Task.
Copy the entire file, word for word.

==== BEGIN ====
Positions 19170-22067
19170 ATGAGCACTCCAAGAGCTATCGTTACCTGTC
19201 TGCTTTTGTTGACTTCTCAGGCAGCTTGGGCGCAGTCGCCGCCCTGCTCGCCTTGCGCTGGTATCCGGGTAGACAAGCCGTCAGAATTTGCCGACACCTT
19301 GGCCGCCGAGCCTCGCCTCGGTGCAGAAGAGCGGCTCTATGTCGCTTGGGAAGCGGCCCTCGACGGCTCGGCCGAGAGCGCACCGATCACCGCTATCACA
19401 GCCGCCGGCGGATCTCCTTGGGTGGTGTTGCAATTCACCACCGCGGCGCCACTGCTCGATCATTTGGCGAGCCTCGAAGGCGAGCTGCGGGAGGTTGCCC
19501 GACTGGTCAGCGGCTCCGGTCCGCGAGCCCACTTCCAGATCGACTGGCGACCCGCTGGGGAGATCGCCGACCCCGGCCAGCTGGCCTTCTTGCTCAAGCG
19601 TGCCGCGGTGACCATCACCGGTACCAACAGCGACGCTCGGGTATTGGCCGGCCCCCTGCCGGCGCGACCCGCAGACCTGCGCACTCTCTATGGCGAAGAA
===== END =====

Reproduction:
Positions 19170-22067
19170 ATGAGCACTCCAAGAGCTATCGTTACCTGTC
19201 TGCTTTTGTTGACTTCTCAGGCAGCTTGGGCGCAGTCGCCGCCCTGCTCGCCTTGCGCTGGTATCCGGGTAGACAAGCCGTCAGAATTTGCCGACACCTT
19301 GGCCGCCGAGCCTCGCCTCGGTGCAGAAGAGCGGCTCTATGTCGCTTGGGAAGCGGCCCTCGACGGCTCGGCCGAGAGCGCACCGATCACCGCTATCACA
19401 GCCGCCGGCGGATCTCCTTGGGTGGTGTTGCAATTCACCACCGCGGCGCCACTGCTCGATCATTTGGCGAGCCTCGAAGGCGAGCTGCGGGAGGTTGCCC
19501 GACTGGTCAGCGGCTCCGGTCCGCGAGCCCACTTCCAGATCGACTGGCGACCCGCTGGGGAGATCGCCGACCCCGGCCAGCTGGCCTTCTTGCTCAAGCG
19601 TGCCGCGGTGACCATCACCGGTACCAACAGCGACGCTCGGGTATTGGCCGGCCCCCTGCCGGCGCGACCCGCAGACCTGCGCACTCTCTATGGCGAAGAA